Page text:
New: Xiao Long Bao at Mr. Dough, and Revisiting the Sheng Jian Bao
First we reviewed the still-evolving pan-fried soup buns. Now, xiao long bao: Too thick or too thin or just different?
Before we all had cameras in our pockets, and took them out to document every meal, did we feel we were being gaslighted when we had a terrible meal at a restaurant, and then another person, later, maybe just hours later, had a wonderful experience at the same restaurant?
But now, bad food, like bad behavior, can be (and is) documented for the world to see. Forever. So there is proof on the internet of Mr. Dough’s burned buns, of flat and dry buns, including my colleague Maria Burke’s early note about inconsistently executed wrappers. But on my first visit, I experienced none of this—my sheng jian bao were so ridiculously juicy that the first bite sprayed soup all across the table. I wiped the table like an embarrassed teenage boy, and lamented the loss, but then I discovered there was still more soup inside my half-eaten dumpling! What kind of Spirited Away sorcery was this?! And to top it off, a gorgeously crisped bottom, somewhere between a potsticker and the crunchy rice that results from a stone bowl bi bim bap.
And then there are the xiao long bao ($10.95 for four pork and chive), recently debuted and so full of soup they’re like mini water balloons. It’s possible to have a good meal at Mr. Dough, but it means casting aside what you think you know. (Lessons here!) In my case, that means xiao long bao informed by Din Tai Fung, of skin fragile and yet strong enough to hold soup without leaking. At Mr. Dough, however, the skin is thicker, similar to a jiaozi wrapper. Which I suppose fits a restaurant named Mr. Dough, as if the dumpling dough were the star. The xiao long bao are also much larger than most. Usually I can polish off a dozen of Din Tai Fung’s—at Mr. Dough, eight is really pushing my limits. On my first visit, all four in the order were perfect and intact. On my second visit, two were broken, though the meat inside was far from dry.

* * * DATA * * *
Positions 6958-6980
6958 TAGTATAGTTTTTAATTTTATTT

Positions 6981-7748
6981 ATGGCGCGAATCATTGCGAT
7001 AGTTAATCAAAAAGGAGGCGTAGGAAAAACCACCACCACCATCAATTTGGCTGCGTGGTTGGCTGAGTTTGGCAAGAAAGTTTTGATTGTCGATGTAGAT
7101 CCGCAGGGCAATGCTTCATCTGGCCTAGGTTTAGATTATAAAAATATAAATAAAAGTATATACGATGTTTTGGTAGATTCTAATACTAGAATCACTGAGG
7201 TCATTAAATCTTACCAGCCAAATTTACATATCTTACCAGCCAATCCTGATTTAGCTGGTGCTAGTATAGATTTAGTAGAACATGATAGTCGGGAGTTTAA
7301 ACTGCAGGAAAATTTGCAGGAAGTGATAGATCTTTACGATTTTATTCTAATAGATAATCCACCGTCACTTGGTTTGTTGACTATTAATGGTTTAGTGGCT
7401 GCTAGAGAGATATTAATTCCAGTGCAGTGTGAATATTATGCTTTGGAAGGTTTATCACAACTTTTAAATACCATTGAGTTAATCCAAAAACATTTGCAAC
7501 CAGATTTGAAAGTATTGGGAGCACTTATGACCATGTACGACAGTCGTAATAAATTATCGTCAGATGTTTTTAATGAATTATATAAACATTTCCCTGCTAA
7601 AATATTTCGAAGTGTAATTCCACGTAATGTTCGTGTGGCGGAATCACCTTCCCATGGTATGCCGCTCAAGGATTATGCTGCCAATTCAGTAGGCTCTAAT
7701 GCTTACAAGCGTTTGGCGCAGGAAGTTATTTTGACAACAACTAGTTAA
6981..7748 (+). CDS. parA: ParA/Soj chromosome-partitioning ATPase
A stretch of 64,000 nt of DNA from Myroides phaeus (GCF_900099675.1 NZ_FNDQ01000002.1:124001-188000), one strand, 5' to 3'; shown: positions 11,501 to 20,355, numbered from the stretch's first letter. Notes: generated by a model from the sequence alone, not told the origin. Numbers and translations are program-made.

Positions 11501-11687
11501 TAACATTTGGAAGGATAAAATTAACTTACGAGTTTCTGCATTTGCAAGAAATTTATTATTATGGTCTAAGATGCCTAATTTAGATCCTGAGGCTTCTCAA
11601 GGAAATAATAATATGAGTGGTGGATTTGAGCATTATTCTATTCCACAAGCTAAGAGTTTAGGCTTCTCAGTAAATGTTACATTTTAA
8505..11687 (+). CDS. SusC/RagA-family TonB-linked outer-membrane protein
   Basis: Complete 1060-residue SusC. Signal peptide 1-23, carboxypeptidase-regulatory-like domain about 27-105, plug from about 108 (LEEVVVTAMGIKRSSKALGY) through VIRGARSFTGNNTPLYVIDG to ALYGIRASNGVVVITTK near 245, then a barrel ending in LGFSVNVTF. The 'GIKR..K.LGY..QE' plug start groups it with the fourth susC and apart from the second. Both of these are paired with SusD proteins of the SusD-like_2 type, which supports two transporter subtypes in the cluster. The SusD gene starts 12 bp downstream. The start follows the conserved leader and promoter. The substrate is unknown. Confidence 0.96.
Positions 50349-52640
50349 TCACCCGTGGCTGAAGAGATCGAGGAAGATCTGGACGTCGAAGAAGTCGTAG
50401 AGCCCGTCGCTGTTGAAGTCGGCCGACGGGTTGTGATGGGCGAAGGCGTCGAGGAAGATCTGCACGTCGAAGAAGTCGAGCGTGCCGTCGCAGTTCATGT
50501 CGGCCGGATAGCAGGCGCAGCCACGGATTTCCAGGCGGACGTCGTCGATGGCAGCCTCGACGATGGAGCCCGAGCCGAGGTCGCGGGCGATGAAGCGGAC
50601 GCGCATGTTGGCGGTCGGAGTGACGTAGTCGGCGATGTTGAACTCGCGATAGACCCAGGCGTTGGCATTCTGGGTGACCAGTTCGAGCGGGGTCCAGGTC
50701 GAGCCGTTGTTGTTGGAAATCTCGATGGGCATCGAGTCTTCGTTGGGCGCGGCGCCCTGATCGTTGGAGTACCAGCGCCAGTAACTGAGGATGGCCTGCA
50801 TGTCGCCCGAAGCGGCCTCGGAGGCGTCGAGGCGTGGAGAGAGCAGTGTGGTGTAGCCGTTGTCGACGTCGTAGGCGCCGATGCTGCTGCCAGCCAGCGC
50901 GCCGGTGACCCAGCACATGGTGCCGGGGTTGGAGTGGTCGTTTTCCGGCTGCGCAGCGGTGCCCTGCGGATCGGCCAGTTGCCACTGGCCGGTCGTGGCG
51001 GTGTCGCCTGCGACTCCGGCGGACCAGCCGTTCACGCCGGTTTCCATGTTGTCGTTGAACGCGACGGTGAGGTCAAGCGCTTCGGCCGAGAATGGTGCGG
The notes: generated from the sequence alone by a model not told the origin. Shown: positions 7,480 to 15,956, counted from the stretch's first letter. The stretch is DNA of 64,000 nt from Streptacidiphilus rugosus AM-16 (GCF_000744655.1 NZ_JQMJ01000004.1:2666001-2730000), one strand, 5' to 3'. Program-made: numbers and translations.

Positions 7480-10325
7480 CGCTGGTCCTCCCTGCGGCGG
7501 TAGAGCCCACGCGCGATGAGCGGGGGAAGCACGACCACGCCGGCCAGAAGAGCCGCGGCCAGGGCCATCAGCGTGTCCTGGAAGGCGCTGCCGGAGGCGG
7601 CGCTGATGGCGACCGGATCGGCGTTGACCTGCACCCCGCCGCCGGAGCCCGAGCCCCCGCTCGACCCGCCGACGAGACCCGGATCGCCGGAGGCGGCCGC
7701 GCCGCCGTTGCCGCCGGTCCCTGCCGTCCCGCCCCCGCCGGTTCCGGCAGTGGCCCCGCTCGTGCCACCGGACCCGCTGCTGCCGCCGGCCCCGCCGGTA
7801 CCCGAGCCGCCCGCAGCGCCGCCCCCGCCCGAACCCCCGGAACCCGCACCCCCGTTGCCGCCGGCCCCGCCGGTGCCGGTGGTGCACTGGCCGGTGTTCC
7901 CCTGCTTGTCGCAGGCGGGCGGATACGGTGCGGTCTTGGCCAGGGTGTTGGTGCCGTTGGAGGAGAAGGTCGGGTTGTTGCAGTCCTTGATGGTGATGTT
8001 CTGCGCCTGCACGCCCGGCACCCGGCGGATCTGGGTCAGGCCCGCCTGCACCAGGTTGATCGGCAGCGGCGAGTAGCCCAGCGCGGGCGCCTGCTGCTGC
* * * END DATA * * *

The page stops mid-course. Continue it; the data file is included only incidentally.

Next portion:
But for me the sheng jian bao ($10.95 for the four house pork buns) at Mr. Dough are really the highlight, though they are also unlike the ones most people know. Most of us are familiar with Shanghai-style sheng jian bao, like miniature, crisp-bottomed manapua, a pork meatball encased in a yeast-risen dough, the whole thing steamed and pan-fried simultaneously. Soup inside is less a feature with sheng jian bao than with xiao long bao.
Not so at Mr. Dough. Here, xiao long bao and sheng jian bao really live up to the name of soup dumplings (as long as they’re intact). Both have the same unleavened dumpling dough, the thickness of regular dumplings. The result is a pleasant chewiness, the beloved Q of Taiwanese food. This style of sheng jian bao seems to be more common in Hong Kong, where one shop specializing in the bao was recognized by the Michelin guide. Mr. Dough’s parent company is a chain in Hong Kong, though this is a “testing store,” says owner Michelle Zhang. “We’re trying out a different brand and concept in America.” What that means: They’re still figuring it all out. It’s not just inconsistencies they’re ironing out, but recipes. In the opening weeks, the sheng jian bao were flatter and pan-fried on both sides—now they’re more like teardrops.
Zhang says she didn’t want to make the more commonly known yeast-leavened sheng jian bao, partly because it already existed in Hawai‘i and “I don’t want to compete with my own people,” and partly to “offer something that local customers haven’t seen.”
They’re definitely different—the xiao long bao will likely be thicker-skinned than you’re used to and the sheng jian bao thinner-skinned than what you know. But that’s not a bad thing. Just different.